Written by Emil Protalinski, technology journalist writing for The Next Web:
Social discovery and sharing platform Shareaholic today updated its browser share report, showing how the market has changed in the last eight months. While Chrome continues to dominate in desktop and mobile usage, the biggest change we noticed is that Firefox has dropped from second place to fourth, below both Safari and Internet Explorer.
Between the two reports, Chrome’s usage has remained flat, losing just 0.03 percentage points. As a result, it is still used more than Firefox, IE, and Opera combined. Firefox meanwhile lost 4.66 percentage points, Safari slipped 0.96 percentage points, and IE fell 3.13 percentage points.
Here are Shareaholic’s three biggest takeaways from the results:
- The Safari (in-app) browser and the stock Android browser were the only ones with meaningful growth. At this rate, the stock Android browser will soon challenge Firefox and Internet Explorer for a coveted “top 4″ spot on the list for most used browser.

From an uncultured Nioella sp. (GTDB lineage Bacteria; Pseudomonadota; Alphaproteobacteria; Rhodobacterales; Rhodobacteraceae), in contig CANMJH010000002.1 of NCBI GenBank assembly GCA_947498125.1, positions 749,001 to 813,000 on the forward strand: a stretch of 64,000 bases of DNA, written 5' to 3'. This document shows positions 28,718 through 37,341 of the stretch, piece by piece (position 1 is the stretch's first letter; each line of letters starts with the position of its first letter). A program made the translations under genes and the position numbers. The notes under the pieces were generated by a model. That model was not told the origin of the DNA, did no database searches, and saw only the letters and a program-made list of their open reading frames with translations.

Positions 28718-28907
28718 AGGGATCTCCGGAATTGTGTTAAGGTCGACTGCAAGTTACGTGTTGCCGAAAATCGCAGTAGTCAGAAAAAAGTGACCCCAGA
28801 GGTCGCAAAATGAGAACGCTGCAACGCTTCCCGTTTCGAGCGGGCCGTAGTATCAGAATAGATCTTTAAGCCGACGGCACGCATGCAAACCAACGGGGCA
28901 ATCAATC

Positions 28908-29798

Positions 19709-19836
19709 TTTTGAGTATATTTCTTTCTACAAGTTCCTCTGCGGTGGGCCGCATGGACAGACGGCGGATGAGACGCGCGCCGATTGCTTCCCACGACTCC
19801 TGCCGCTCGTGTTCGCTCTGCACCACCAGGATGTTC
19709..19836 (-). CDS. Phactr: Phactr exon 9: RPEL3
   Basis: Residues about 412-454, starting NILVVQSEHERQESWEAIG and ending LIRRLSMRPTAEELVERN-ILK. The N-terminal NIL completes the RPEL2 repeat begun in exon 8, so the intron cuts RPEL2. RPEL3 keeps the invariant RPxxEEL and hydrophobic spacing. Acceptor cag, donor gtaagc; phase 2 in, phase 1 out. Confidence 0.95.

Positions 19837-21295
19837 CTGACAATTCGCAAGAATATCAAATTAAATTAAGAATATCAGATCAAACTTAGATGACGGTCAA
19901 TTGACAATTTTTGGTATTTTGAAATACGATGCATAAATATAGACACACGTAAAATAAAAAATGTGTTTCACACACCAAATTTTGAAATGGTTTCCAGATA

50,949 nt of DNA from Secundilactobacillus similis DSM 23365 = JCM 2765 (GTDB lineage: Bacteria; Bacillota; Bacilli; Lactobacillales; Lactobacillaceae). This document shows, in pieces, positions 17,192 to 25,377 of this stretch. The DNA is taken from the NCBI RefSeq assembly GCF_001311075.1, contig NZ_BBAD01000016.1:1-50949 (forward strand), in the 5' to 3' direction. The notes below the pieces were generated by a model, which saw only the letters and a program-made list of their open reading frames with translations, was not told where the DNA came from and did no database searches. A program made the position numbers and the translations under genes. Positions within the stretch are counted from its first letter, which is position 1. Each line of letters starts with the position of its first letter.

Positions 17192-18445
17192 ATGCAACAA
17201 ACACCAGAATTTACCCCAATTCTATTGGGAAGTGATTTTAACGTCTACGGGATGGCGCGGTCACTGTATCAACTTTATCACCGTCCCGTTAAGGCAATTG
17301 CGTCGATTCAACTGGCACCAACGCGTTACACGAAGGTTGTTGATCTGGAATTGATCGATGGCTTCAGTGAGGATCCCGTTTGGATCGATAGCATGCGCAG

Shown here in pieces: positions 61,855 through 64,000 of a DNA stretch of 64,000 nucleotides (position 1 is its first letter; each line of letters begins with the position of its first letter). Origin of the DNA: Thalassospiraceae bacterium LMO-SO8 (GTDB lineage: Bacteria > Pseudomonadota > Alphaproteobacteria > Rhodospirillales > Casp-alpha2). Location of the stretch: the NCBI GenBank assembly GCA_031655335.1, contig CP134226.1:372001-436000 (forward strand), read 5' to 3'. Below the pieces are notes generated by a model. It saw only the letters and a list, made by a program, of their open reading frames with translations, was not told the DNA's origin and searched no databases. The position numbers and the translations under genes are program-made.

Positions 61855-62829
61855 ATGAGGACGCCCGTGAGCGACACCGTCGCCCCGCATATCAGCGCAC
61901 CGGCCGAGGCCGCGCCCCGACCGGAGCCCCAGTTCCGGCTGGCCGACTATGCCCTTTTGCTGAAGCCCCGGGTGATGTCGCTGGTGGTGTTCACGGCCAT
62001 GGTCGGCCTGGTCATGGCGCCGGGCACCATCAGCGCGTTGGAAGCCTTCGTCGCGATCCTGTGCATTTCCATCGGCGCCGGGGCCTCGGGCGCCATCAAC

- More than half of the browsers tracked were in decline. Among the biggest losers were Internet Explorer and Firefox.
- Opera cannibalized its own market share. Though Opera’s mobile browser (Opera Mini) was among the three browsers whose usage shares grew during this study, that came at a cost to the market share once held by Opera’s desktop browser.
The first point reminds us just how important mobile is in the browser market. It thus makes sense that Mozilla has developed Firefox OS: the company realizes it can’t compete with Google, Apple, and Microsoft if it doesn’t have its own operating system that comes with its browser.
Those who keep up-to-date with our monthly browser share posts (latest one is here) will note an obvious discrepancy between the figures. For example, IE is still by far the most popular browser, according to Net Applications.
First of all, Shareaholic tracked 250 million users visiting its network of 200,000 publishers while Net Applications captures data from 160 million unique visitors each month by monitoring some 40,000 websites for its clients. Next, Shareaholic is including mobile browsers in its data while Net Applications keeps desktop and mobile stats separate.
Most importantly though, Shareaholic’s data encompasses the usage of browsers by measuring how many webpages are viewed by each browser. Net Applications meanwhile looks at users by measuring how many people using each browser are viewing webpages. It’s important to make the distinction between usage and users if you plan to look at “market share” figures.
Top Image Credit: Kimihiro Hoshino/GettyImages